• Long duty cycle
  • Battery bank not effected


  • Heavy
  • Expensive
  • large holding plate takes up usable refrigerator space

Marine Holding plates more common for 110 and engine power, however Tecnautics, SeaFrost and isotherm make DC holding plate marine refrigeration systems.

Hybrid marine refrigeration uses a combination of say engine and 12 volt require two coils in a holding plate to save needing two holding plates. You can get twin coil holding plates. One 12 volt compressor runs one refrigerant circuit and an engine driven compressor the other

2  Compressor

Powering the Compressor

The power supply to the compressor is one of the key elements of the boats refrigeration system. Refrigeration is one of the largest energy consumers onboard, so the power supply is an important element of the system.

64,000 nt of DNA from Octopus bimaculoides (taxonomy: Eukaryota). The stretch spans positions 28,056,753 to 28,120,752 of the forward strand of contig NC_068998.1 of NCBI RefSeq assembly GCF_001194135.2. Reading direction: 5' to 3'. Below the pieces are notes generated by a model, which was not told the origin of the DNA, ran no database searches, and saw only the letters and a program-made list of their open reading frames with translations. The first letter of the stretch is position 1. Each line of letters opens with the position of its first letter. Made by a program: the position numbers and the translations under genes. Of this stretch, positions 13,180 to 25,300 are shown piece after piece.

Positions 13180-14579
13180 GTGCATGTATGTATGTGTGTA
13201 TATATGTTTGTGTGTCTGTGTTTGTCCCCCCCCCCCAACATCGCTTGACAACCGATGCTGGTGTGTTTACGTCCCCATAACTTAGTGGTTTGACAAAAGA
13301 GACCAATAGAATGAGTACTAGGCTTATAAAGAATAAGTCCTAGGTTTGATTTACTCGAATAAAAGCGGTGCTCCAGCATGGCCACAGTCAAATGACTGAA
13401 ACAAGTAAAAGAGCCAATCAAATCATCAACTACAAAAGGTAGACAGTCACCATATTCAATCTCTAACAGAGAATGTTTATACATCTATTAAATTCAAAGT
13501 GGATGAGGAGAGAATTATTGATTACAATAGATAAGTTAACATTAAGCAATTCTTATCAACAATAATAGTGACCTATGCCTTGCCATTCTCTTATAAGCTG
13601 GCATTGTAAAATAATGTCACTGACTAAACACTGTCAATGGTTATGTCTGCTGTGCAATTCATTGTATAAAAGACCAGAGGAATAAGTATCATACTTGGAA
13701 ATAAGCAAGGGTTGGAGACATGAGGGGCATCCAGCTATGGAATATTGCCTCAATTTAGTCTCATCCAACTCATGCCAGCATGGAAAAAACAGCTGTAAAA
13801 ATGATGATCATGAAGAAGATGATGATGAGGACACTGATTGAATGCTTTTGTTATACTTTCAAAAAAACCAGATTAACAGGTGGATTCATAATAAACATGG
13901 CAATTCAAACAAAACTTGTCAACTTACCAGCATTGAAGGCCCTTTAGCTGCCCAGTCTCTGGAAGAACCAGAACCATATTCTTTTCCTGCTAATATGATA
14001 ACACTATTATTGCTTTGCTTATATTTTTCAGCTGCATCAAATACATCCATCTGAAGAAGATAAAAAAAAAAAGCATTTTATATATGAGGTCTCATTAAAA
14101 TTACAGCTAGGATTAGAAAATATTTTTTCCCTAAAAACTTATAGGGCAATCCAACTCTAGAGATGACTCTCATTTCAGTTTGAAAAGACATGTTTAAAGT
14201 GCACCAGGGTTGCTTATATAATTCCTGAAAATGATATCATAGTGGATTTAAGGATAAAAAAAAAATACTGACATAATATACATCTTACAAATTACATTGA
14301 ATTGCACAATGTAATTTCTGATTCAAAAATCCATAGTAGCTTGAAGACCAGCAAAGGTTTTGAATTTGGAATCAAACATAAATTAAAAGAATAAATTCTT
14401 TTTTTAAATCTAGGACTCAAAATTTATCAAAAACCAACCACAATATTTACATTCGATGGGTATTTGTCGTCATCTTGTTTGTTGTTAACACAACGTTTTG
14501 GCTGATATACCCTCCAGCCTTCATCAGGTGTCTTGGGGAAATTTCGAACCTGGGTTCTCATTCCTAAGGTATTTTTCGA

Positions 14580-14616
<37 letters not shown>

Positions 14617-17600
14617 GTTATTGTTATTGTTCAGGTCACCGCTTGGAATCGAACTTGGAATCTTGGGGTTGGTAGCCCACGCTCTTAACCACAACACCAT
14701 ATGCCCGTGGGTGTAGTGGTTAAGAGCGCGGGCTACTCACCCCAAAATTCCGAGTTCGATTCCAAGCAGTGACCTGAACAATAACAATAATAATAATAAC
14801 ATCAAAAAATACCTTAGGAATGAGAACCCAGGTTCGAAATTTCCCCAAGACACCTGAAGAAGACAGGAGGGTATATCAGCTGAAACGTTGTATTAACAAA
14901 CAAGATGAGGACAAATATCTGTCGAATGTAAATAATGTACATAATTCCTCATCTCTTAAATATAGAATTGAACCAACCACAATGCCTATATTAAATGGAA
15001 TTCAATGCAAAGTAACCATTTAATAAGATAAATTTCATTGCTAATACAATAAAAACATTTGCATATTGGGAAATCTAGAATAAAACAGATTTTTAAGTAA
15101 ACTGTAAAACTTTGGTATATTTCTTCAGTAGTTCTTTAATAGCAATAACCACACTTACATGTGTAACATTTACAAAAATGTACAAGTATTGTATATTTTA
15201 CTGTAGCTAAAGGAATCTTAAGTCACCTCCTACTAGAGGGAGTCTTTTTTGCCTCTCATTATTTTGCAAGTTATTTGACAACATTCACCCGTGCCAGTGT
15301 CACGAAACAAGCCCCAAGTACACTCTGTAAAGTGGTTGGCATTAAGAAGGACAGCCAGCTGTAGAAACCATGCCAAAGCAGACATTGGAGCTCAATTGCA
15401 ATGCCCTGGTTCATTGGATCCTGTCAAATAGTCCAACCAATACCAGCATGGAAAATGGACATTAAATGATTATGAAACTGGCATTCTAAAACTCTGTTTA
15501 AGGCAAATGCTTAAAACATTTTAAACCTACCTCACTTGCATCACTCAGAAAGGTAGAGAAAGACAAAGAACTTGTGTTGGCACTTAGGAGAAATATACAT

Power supply to a marine refrigeration system include, AC, DC, Shore Power, Engine power, and hybrid systems. Hybrids are combinations of say 12 volt and engine drive, or engine and shore power.

The whole point in looking at power supply to your boats refrigerator is to couple it into onboard power requirements for all your boats marine systems. If you run a generator much of the time then adding on an AC refrigeration unit may make sense, but unless you do, you would be better at looking at 12 V, engine or shore power.

Power can be decided on how you use your boat. Are you tied up at a dock for much of the time and take days trips. Or do you cruise and spend large amounts of time at anchor. Finally are you Powerboating or Sailing will also influence power supply. Sailing means no charging of batteries or power from the engine. Here a solar panel or wind or towed generator can help replenish batteries.